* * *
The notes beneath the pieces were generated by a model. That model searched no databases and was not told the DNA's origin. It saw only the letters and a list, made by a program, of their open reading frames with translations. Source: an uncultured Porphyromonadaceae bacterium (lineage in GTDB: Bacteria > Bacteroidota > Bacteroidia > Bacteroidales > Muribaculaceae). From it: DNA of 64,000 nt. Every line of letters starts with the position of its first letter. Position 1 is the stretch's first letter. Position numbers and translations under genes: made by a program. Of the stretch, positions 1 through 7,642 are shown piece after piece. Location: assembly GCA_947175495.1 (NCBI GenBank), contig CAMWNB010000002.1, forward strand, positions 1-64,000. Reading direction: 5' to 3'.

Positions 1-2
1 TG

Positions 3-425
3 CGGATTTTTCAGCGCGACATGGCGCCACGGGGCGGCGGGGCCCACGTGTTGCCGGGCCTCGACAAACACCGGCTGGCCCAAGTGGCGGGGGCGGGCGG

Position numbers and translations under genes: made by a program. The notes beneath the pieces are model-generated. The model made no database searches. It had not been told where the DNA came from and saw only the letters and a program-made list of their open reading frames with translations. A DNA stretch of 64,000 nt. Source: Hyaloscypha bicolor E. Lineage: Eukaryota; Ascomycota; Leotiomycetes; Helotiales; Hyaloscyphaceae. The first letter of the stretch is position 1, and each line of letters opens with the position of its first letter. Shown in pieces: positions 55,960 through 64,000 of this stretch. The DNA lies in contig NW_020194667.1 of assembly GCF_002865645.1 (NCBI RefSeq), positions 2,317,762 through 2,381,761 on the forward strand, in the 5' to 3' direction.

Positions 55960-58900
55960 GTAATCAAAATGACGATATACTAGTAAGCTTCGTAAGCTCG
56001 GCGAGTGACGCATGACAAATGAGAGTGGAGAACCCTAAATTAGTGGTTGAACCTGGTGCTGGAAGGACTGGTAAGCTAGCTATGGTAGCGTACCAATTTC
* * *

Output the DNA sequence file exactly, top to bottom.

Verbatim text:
The notes beneath the pieces were generated by a model. That model searched no databases and was not told the DNA's origin. It saw only the letters and a list, made by a program, of their open reading frames with translations. Source: an uncultured Porphyromonadaceae bacterium (lineage in GTDB: Bacteria > Bacteroidota > Bacteroidia > Bacteroidales > Muribaculaceae). From it: DNA of 64,000 nt. Every line of letters starts with the position of its first letter. Position 1 is the stretch's first letter. Position numbers and translations under genes: made by a program. Of the stretch, positions 1 through 7,642 are shown piece after piece. Location: assembly GCA_947175495.1 (NCBI GenBank), contig CAMWNB010000002.1, forward strand, positions 1-64,000. Reading direction: 5' to 3'.

Positions 1-2
1 TG

Positions 3-425
3 CGGATTTTTCAGCGCGACATGGCGCCACGGGGCGGCGGGGCCCACGTGTTGCCGGGCCTCGACAAACACCGGCTGGCCCAAGTGGCGGGGGCGGGCGG

Position numbers and translations under genes: made by a program. The notes beneath the pieces are model-generated. The model made no database searches. It had not been told where the DNA came from and saw only the letters and a program-made list of their open reading frames with translations. A DNA stretch of 64,000 nt. Source: Hyaloscypha bicolor E. Lineage: Eukaryota; Ascomycota; Leotiomycetes; Helotiales; Hyaloscyphaceae. The first letter of the stretch is position 1, and each line of letters opens with the position of its first letter. Shown in pieces: positions 55,960 through 64,000 of this stretch. The DNA lies in contig NW_020194667.1 of assembly GCF_002865645.1 (NCBI RefSeq), positions 2,317,762 through 2,381,761 on the forward strand, in the 5' to 3' direction.

Positions 55960-58900
55960 GTAATCAAAATGACGATATACTAGTAAGCTTCGTAAGCTCG
56001 GCGAGTGACGCATGACAAATGAGAGTGGAGAACCCTAAATTAGTGGTTGAACCTGGTGCTGGAAGGACTGGTAAGCTAGCTATGGTAGCGTACCAATTTC